Drillers cut exploration in U.S. oil fields to a 15-year low as some of America’s most prolific shale explorers vowed to show restraint amid a stabilization in oil prices.
The number of active oil rigs in the U.S. fell by four to 176, the lowest since 1940, according to Baker Hughes Co. data released Friday and other historical industry data. Beyond the addition of a single rig two weeks ago, explorers have been shutting off rigs for four and half months.
Explorers are channeling cash into dividends and other shareholder-friendly initiatives at the expense of drilling to appease investors fed up with years of poor returns.
“North American E&Ps are in a battle for investment relevance, not a battle for global market share,” Matt Gallagher, chief executive officer at Parsley Energy Inc., told analysts during a conference call this week. “Allocating growth capital into a global market with artificially constrained supply is a trap our industry has fallen into time and time again.”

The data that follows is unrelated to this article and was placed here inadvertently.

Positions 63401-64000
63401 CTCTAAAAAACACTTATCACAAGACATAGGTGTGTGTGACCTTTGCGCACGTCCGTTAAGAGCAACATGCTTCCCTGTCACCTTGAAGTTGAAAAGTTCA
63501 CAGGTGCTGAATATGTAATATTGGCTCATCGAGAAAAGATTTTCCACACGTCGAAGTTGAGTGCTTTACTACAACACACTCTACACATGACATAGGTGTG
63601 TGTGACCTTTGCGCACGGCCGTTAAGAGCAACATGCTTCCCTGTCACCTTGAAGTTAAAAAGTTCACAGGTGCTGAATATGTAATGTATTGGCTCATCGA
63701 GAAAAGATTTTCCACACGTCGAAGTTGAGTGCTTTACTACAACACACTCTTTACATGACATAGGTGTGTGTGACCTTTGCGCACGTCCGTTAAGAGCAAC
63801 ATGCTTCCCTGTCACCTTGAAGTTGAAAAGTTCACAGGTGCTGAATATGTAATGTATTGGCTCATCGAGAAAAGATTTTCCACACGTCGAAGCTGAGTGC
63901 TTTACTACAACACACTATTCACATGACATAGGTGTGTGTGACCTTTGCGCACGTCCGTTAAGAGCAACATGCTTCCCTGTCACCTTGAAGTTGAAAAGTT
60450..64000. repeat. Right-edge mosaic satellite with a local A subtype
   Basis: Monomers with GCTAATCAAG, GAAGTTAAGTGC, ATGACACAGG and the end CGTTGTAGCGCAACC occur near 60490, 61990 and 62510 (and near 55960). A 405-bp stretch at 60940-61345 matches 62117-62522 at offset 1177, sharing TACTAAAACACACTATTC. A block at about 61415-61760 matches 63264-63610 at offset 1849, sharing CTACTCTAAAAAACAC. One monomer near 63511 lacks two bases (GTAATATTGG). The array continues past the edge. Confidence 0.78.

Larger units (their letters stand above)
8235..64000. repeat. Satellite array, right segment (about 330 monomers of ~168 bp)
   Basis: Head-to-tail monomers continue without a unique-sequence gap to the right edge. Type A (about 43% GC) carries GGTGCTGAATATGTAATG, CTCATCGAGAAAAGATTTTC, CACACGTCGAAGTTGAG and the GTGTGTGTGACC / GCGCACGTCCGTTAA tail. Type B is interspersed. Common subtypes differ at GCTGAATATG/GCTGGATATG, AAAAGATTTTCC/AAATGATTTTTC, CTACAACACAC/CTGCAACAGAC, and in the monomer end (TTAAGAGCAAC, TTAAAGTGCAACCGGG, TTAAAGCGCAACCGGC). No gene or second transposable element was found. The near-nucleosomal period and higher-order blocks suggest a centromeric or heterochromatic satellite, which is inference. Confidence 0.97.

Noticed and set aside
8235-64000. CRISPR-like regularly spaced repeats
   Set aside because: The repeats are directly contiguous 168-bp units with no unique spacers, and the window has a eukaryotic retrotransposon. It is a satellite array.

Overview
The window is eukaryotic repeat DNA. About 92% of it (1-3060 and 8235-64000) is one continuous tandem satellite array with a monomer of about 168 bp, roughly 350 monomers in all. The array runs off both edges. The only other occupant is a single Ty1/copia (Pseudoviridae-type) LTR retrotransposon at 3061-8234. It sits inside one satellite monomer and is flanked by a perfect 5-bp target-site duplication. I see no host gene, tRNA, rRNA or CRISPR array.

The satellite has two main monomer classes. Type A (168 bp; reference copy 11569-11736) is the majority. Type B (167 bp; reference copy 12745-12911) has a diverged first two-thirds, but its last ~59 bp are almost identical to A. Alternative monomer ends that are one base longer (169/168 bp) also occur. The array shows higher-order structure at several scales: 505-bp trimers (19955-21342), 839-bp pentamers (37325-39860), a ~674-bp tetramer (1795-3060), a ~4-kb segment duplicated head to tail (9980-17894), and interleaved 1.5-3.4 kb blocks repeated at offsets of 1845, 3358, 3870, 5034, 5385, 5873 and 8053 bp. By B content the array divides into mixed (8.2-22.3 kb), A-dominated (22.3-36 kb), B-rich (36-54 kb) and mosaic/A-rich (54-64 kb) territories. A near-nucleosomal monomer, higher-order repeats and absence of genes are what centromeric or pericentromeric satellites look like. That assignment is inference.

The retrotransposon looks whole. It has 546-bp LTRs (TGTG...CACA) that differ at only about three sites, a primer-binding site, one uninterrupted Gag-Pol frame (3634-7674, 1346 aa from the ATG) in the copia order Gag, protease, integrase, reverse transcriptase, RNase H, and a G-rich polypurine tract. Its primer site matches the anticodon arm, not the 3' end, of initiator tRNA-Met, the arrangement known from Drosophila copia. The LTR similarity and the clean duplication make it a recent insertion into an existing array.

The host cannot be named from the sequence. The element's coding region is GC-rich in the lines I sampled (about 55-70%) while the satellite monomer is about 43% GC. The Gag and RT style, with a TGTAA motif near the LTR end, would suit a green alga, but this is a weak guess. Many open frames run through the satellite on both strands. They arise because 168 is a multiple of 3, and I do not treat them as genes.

Worldwide lockdowns to prevent the spread of Covid-19 had a devastating impact on crude demand at a time when shale explorers were already struggling with too much debt and restive shareholders. While benchmark U.S. oil futures have roughly doubled to $40 a barrel since the start of May, prices are still down by more than 30% for the year.
The rig count is a closely watched metric because it’s long been considered indicative of future crude production. The relationship is imperfect, however, because of the time lag between drilling a well and commencing production, as well as other factors such as the turning off of existing wells in response to price movements.
By David Wethe